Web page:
Become a Member

Get access to more than 30 brands, premium video, exclusive content, events, mapping, and more.

Already have an account? Sign In

Become a Member

Get access to more than 30 brands, premium video, exclusive content, events, mapping, and more.

Already have an account? Sign In



Analysis: Why Primož Roglič is the best cyclist in the world

Though he fell short at the Tour de France, Primož Roglič is going to be hard to beat in 2021.

Heading out the door? Read this article on the new Outside+ app available now on iOS devices for members! Download the app.

Even if Primož Roglič doesn’t win this Vuelta a España, the Slovenian will hold perhaps an even higher honor — the best elite men’s pro road racer in the world.

Sure, others have won more prestigious prizes — look no further than Tadej Pogačar and the Tour de France — but the 31-year-old Slovenian confirmed in 2020 he is the best, most consistent, and most successful rider in the sport.

The Jumbo-Visma captain came within a whisker of becoming the first Slovenian to win the Tour. Though Slovenian hit that milestone in the form of Pogačar and his final time-trial haymaker, it’s Roglič who is the new benchmark in the peloton.

Since his belated but quick rise in the peloton — please, no ‘Did you know he used to be a ski jumper?’ jokes, OK? — Roglič has emerged as the most consistent grand tour riders in the pack.

Roglič is a natural-born winner. And despite his sometimes-awkward media presence, it’s what he does on the bike that counts.

Since his grand tour debut in 2016, he’s won a stage in all seven grand tours he’s started. He’s won or finished on the podium in the last three he’s started, and he’s holding a slender but defensible lead going into the Vuelta’s final mountain stage after winning four stages in this edition so far. No other grand tour rider comes close to that consistency.

And what makes Roglič even more engaging is that he is capable of winning across all terrain, making him by far the most versatile rider in the pack right now. He can win time trials and climbing stages, but he’s also capable of winning out reduced bunch sprints. And as he showed this year, able to win a race at monument distance, by pipping the world champion at Liège-Bastogne-Liège in September. Only teammate Wout van Aert is as well rounded.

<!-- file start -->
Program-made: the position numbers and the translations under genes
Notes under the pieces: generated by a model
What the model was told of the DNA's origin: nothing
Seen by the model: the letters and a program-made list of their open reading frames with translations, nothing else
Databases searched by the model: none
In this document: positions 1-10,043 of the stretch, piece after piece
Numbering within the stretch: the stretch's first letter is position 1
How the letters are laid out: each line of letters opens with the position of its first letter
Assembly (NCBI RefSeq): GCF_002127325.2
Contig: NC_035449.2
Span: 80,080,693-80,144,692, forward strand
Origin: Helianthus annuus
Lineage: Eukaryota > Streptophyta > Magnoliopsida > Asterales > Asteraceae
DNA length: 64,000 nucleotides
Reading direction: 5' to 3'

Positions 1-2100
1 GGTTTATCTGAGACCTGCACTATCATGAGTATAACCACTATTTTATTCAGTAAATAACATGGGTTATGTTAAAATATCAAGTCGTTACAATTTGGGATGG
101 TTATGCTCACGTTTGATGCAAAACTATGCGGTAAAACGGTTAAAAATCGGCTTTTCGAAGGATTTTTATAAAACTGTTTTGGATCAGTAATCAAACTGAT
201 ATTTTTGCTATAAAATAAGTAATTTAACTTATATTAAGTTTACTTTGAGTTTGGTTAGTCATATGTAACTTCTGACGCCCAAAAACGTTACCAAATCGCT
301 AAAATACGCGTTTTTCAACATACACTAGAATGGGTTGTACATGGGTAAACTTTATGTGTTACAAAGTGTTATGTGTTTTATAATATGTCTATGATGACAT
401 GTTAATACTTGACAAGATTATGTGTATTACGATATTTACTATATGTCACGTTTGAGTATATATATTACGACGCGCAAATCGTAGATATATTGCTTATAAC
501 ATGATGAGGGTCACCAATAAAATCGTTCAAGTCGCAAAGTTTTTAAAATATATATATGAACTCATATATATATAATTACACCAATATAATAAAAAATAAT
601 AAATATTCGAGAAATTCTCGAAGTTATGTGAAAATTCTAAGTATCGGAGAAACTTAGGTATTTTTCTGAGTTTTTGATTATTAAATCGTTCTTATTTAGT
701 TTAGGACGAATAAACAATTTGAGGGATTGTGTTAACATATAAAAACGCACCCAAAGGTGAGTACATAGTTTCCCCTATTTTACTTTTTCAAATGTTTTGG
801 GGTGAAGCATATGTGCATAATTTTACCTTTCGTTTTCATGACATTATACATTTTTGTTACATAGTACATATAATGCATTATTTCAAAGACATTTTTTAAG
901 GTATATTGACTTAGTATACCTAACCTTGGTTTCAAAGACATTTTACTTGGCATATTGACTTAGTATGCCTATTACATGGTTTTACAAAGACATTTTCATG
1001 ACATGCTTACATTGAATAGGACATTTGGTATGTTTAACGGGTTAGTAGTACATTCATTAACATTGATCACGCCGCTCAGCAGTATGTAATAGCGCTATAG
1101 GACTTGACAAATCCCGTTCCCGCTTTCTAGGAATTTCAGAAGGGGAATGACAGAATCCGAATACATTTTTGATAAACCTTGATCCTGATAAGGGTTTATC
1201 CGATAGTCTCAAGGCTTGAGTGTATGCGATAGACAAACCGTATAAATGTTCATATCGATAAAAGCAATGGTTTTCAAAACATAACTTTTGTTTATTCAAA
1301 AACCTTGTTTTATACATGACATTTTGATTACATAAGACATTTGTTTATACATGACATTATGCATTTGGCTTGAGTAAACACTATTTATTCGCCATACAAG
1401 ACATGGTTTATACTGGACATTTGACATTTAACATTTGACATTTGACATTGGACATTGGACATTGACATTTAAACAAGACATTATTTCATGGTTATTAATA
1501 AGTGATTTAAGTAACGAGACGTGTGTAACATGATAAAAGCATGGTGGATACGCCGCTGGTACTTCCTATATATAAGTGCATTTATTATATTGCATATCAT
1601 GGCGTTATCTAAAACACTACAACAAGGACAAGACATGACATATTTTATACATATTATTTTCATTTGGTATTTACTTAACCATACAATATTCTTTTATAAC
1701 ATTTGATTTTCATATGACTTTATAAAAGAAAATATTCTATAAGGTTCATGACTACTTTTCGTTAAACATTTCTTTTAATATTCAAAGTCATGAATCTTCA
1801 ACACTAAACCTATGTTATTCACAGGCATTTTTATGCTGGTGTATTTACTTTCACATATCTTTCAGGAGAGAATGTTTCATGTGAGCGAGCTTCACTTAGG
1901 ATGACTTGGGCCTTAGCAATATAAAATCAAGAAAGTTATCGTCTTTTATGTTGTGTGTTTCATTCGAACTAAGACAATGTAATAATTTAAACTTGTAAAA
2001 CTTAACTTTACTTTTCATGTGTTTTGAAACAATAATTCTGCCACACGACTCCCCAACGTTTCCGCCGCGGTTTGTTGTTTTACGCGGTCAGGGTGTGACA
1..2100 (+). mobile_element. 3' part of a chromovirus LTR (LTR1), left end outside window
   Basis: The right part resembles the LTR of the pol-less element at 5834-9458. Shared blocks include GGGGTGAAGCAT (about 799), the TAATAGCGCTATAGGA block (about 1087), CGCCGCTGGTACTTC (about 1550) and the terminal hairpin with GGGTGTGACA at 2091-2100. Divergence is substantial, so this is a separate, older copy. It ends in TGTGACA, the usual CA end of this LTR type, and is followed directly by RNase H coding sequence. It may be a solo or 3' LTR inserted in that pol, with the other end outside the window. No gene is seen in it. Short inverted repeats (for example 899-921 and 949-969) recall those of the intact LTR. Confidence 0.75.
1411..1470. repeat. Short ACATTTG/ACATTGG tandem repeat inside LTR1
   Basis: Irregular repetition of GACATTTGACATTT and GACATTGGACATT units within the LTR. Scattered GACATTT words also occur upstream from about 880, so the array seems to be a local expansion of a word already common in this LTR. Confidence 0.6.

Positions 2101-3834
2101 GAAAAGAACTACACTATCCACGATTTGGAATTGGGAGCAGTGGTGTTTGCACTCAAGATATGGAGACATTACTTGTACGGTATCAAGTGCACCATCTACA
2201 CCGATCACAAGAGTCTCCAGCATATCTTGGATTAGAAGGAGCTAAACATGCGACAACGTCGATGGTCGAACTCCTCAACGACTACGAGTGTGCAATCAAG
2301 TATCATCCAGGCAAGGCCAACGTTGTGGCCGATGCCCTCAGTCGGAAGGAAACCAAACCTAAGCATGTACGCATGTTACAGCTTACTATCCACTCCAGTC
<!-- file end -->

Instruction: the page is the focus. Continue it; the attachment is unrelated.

Of his 46 career pro wins, 12 are against the clock. Three more are one-day races, including his first-career monument with Liège, while 11 are GC titles in one-week or longer stage races, including his first grand tour win at the Vuelta last year.

What’s most impressive about Roglič in 2020, and what raises him above most of his peers, is how he bounced back from what could have been a crippling loss at the Tour de France. Instead of stepping away from racing, he turned any frustration or disappointment into his pedals. Revenge came quick at Liège, and he’s well on his way at this Vuelta of burying any lingering angst over the Tour near miss.

Professional racing is often two steps forward, one step back. So long as there is upward progression, Roglič’s future remains bright. He has more than confirmed his mental fortitude and demonstrated his professionalism throughout this very challenging season, both on and off the bike. And his cool ability to shrug off the Tour disappointment revealed a depth of character and maturity that will serve him well in the coming years.

And though the Tour has so far eluded him, the Roglič Era could already well be among us. Pogačar and Egan Bernal (Ineos Grenadiers) might have something to say about that — but it’s Roglič, surrounded by the ever-stronger Jumbo-Visma “yellow jackets” — who looks to be entering his prime.

Pogačar and Bernal both have that yellow jersey that Roglič so desperately wants, yet it’s Roglič who continues to impose his will on just about any race he starts. If Roglič can finish off his Vuelta defense on a high in Madrid on Sunday, it’s setting the stage for what should be an even more thrilling 2021 season.